Why not listen to me narrate a story about tools over insane late-night roadworks? Oh the irony. Direct Spotify link here.
When I was a kid near the beaches in ye olden days, the alpha surf males drove Holden Sandman panel vans, with lurid airbrush art.
Giant spiders in a psychedelic space-scape, attacking a broadsword-wielding warrior woman in a fur bikini, that sort of thing.
I think of those vans every time I see AI art. It’s technically impressive.
Conceptually and artistically, it’s trash, like endless L. Ron Hubbard book covers.
AI art won’t be this terrible forever. Actual artists will work out something interesting and meaningful.
For now, it all looks like a coder bro’s idea of what art is. “We don’t need to pay artists any more, this is just as good,” they’ll tell you.
It’s all the same to them. In the same way that Facebook are perfectly OK with their version of emojis, rather than seeing them for the horrifying soulless blobs they are.
How art makes your cash register ring
There’s a difference between art and a picture. Why should you, a business or professional person, care?
Because art makes people feel something. Making people feel something really helps make your cash register ring. Particularly in a long-term, loyal high margin customers kind of way.
By art, I’m not just talking images here, but all forms of communication.
Those customers might not even register it at the time, sometimes it works subconsciously. But their reptilian brains will think: this is a quality company, they care about the details, I feel good buying from them.
Not everything you do will be art, but if you can understand why not everything works on spreadsheet logic, you’ll be a long way ahead of your competitors.
Because we are well on the way to The Great Same-ening. Every company’s CFO orders them to cut costs with AI tools. So everyone’s marketing and comms will look and sound exactly the same. Why should a single customer choose you? Or pay a penny extra for your services?
Guys talkin’ about tools
The whole thing highlights that a lot of LinkedIn-style advice is just guys talking about tools, while dismissing skills that take a lot of effort and time to learn.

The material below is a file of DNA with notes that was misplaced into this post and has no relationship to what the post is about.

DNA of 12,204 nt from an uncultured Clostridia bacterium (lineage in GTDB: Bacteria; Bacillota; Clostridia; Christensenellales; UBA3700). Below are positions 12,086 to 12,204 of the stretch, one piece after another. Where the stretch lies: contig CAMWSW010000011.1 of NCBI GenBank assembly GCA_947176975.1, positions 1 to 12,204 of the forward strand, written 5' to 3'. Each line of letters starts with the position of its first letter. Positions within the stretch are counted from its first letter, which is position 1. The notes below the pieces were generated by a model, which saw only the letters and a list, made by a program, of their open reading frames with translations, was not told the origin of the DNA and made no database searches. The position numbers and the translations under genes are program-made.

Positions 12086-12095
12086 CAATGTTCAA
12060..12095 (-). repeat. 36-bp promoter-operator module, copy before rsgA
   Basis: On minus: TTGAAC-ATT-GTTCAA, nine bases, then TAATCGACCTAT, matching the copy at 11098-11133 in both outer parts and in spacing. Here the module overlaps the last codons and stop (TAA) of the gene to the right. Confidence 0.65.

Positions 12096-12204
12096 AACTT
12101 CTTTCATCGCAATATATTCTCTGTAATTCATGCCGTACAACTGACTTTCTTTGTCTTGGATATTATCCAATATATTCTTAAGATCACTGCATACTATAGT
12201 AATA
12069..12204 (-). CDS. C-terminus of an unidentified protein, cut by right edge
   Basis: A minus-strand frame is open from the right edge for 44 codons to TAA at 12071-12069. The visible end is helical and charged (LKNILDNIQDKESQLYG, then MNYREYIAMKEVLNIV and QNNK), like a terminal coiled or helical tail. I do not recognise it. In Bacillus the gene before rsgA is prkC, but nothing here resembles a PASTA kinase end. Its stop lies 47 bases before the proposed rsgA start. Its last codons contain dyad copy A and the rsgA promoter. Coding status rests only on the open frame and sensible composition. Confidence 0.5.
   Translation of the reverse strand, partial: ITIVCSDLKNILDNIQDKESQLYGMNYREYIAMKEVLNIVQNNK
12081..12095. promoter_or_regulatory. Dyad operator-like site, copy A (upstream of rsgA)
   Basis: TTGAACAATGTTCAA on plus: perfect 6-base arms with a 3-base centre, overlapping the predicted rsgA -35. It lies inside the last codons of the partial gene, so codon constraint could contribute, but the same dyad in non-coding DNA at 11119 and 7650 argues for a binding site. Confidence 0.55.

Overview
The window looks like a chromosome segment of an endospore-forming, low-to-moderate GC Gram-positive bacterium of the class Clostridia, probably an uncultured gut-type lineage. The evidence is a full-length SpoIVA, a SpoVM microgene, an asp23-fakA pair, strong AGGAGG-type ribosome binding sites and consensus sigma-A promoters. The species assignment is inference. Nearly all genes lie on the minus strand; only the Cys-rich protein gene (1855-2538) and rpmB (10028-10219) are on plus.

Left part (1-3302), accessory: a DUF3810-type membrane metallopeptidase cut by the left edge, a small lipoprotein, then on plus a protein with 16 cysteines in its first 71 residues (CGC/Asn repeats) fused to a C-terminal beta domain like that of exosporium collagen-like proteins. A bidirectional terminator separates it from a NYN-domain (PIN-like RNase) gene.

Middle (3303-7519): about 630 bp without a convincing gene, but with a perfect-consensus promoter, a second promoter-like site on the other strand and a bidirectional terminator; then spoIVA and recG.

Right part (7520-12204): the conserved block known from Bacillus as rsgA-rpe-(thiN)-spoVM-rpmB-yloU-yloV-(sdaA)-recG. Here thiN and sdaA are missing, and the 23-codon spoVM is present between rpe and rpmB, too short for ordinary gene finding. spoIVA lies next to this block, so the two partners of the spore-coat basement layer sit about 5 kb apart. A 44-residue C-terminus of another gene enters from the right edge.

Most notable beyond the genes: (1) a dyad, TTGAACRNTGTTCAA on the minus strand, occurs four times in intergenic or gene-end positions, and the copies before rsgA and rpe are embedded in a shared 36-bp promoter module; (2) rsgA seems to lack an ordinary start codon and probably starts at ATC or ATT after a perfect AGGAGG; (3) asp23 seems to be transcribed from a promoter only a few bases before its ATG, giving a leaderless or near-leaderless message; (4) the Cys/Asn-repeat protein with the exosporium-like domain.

My social stream pulsates with swaggering AI posts.
“Get ready to have your skills left behind, regular plebs, because I get ChatGPT-4 to do full day’s work automatically before I’m done with my 5am ice bath! Read my carousel on how to replace all your suppliers and get 10x growth by yourself 🚀🚀🚀 follow me now for more daily tips!”
The urge to disrupt your industry with new ideas is great, part of the natural Darwinian order of things.
Yet disrespecting the skills of everyone else is built deep into the DNA of so many tech hustlers.
It makes for a clicky social post but it’s not a reliable way to get anywhere in the world where normal people live.
Any clown can do a business plan and so can Chat-GPT
Do you remember the crypto guy who got a firestorm of exposure a while back for setting up Chat-GPT to come up with a new business and run it? He let AI come up with the idea, create the website, and so on. Lots of word-of-mouth at the time. “Have you heard? People can do their whole business from AI! We have to get on board or we’ll be left behind!”
I gave GPT-4 a budget of $100 and told it to make as much money as possible.— Jackson Greathouse Fall (@jacksonfall) March 15, 2023
I’m acting as its human liaison, buying anything it says to.
Do you think it’ll be able to make smart investments and build an online business?
Follow along 👀 pic.twitter.com/zu4nvgibiK
Because business planning is an art, too. Any clown can do one with a template, and that’s what AI does.
But the genius business plan comes from the wiliness and creative skill to go where others haven’t gone before. The insight into customers that makes them respond to your brand. The understanding of what makes staff want to do a better job than they would working elsewhere.
All this is the product of a lot of skill, effort, observation, thinking and learning from previous failures. But all that gets brushed away because LOOK NEW TOOLS.
Develop skills before using advanced tools
So many people – and by people I mean mostly men – are in it for the tools. In all areas of life.
Guys will buy a $20,000 bicycle that’s 700 grams lighter than a $2,000 one. They could save much more weight via their own bodies by having fewer pastries at the end of each ride, but that’s not the point. The point is to tell others at great length about their investment.
The most expensive guitars in the world will not make Stephen Seagal a player you can listen to. These indulgences are fine if you’ve got the budget. Nobody was ever harmed by a Seagal solo, just robbed of time they’ll never get back.
But don’t tell others that they’re wrong and should do what you do, purely because you have some new tools.
When I get advice from tool guys, I like to show them this video of Kelly Slater surfing a coffee table. Maybe work on some skills before you tool up with prestige equipment?
The AI winners will not use rocket emojis
I’m not against the tools themselves. We use AI and it’s great. The business we invested in that I wrote of last week is built on it. AI brings what was a premium, consultant-heavy product within reach of clients who don’t have a multinational budget. Nobody gets made unemployed and everyone’s generally better off.
That AI application is guided by people with powerful spider senses about customers in that industry.
As with all tools, the AI winners will be people who don’t just start and finish with AI. They’ll already have a deep understanding of how business and people already work without AI, and know which elements can be improved by the new tools, without all the hype and posting swagger.
There won’t be a rocket emoji in sight.
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